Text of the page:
Step Five: Deciding Whether To Remove A Child
The first decision in an indicated case is whether a child may safely remain at home.
Participating in the decision, via a Family Team Conference, are ACS representatives, child protective services staffers, staff of the private agency handling the case and the child's family. Some conferences include the children at the center of the case, especially when they are 10 years old or older. (The average age of a child in foster care in New York City is 10.)
In indicated cases when ACS decides to permit children to remain at home, families are directed to participate in preventive services, like substance-abuse counseling or homemaking services, for example, and their compliance with the caseworkers' recommendation is monitored over time. Court orders are secured in some cases to force families to participate in assigned services. The services are provided by private, nonprofit agencies under contract with ACS and the city. Caseworkers at the contract agencies stay in regular contact with families receiving preventive services, calling or visiting the home at least twice a month until the case is closed. Families with prior histories of indicated ACS complaints receive more visits than families new to the system, and in-person visits ramp up when young infants are involved.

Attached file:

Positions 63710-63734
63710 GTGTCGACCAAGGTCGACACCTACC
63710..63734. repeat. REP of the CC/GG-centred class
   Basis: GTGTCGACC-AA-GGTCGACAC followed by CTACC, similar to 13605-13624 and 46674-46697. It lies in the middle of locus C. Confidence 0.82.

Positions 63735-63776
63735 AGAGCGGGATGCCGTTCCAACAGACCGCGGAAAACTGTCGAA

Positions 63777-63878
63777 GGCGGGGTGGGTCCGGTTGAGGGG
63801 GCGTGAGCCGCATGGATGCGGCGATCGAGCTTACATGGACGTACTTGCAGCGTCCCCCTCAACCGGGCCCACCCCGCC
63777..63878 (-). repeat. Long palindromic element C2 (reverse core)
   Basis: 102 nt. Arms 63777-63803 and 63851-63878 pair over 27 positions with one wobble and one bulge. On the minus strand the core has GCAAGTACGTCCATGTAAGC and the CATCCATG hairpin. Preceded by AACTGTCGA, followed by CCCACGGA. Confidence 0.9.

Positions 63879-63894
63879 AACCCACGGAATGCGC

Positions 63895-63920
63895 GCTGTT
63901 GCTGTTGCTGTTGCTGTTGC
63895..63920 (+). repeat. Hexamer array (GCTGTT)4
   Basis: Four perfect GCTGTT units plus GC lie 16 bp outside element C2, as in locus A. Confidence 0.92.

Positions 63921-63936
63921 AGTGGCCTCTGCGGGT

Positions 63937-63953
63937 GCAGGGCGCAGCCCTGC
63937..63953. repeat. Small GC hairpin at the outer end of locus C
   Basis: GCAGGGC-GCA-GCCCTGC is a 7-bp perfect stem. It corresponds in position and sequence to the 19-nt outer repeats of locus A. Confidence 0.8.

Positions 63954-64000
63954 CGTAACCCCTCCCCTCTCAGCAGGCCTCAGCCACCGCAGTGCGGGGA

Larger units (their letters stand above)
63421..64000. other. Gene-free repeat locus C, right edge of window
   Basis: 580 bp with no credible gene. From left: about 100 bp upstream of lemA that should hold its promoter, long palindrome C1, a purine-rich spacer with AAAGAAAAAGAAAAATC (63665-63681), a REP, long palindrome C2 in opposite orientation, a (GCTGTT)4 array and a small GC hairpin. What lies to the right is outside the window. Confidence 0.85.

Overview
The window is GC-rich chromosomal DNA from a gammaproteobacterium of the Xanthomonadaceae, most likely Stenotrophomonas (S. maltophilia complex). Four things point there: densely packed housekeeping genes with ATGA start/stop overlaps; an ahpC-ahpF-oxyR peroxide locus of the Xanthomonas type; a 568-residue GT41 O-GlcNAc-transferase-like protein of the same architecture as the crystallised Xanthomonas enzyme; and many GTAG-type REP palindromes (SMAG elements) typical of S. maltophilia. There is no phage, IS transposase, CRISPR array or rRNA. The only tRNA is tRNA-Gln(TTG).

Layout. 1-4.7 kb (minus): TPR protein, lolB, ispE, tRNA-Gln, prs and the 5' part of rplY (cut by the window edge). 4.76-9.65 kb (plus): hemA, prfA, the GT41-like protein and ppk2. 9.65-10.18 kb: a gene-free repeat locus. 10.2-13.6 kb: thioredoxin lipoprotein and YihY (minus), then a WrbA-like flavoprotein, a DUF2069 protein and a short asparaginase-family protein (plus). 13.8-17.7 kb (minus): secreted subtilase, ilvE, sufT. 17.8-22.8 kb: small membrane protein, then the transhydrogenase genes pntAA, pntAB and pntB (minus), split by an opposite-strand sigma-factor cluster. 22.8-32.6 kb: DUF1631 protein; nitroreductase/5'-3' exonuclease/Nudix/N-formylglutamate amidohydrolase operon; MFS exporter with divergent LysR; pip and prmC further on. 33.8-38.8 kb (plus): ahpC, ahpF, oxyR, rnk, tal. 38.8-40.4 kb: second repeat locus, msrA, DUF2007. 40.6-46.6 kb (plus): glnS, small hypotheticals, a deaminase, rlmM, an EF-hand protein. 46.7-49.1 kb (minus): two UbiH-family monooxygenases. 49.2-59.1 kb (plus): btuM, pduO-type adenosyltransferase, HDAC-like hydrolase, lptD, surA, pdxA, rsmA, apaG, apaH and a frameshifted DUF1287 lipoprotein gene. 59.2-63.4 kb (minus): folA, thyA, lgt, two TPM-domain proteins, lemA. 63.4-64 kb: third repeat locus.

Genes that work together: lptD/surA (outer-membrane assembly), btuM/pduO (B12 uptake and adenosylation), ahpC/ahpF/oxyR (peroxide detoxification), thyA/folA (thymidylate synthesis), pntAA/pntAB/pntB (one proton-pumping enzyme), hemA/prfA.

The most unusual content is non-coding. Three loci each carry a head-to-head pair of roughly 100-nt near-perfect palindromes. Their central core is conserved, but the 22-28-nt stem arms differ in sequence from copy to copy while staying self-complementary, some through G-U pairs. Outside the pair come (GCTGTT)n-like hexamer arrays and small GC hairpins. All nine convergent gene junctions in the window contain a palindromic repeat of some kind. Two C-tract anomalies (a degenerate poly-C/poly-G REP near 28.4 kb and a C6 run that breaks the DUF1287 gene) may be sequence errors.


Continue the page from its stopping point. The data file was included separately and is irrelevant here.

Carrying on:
When children are judged to be at too great a risk to stay in the family home, ACS can remove the child from the home. In some cases, when injuries or abuse are extreme and obvious, ACS immediately removes a child from the home. In other instances, a decision is reached by consensus over the two-month evaluation, giving agency workers time to identify a place for the child to live.
The human factor:
While some situations are so stark that the decision to remove a child from the home is straightforward, more often, ACS and agency workers must assess a range of factors to inform their decision. The agency's desire to keep families whole and the potential psychological toll on a child who might be separated from family, friends and an extended community must be weighed against possible risk the child will be harmed. The decision is also shaped by the availability of foster-care and preventive services resources in the home community: One agency might be able to provide robust family support (permitting a child to stay at home), while another might be better able to house a child separately than to intensively support a struggling family (and the child is removed). And of course, some communities suffer more abuse than others: In New York City, the Bronx and Brooklyn lead the five boroughs in child-abuse complaints and in "indicated" cases.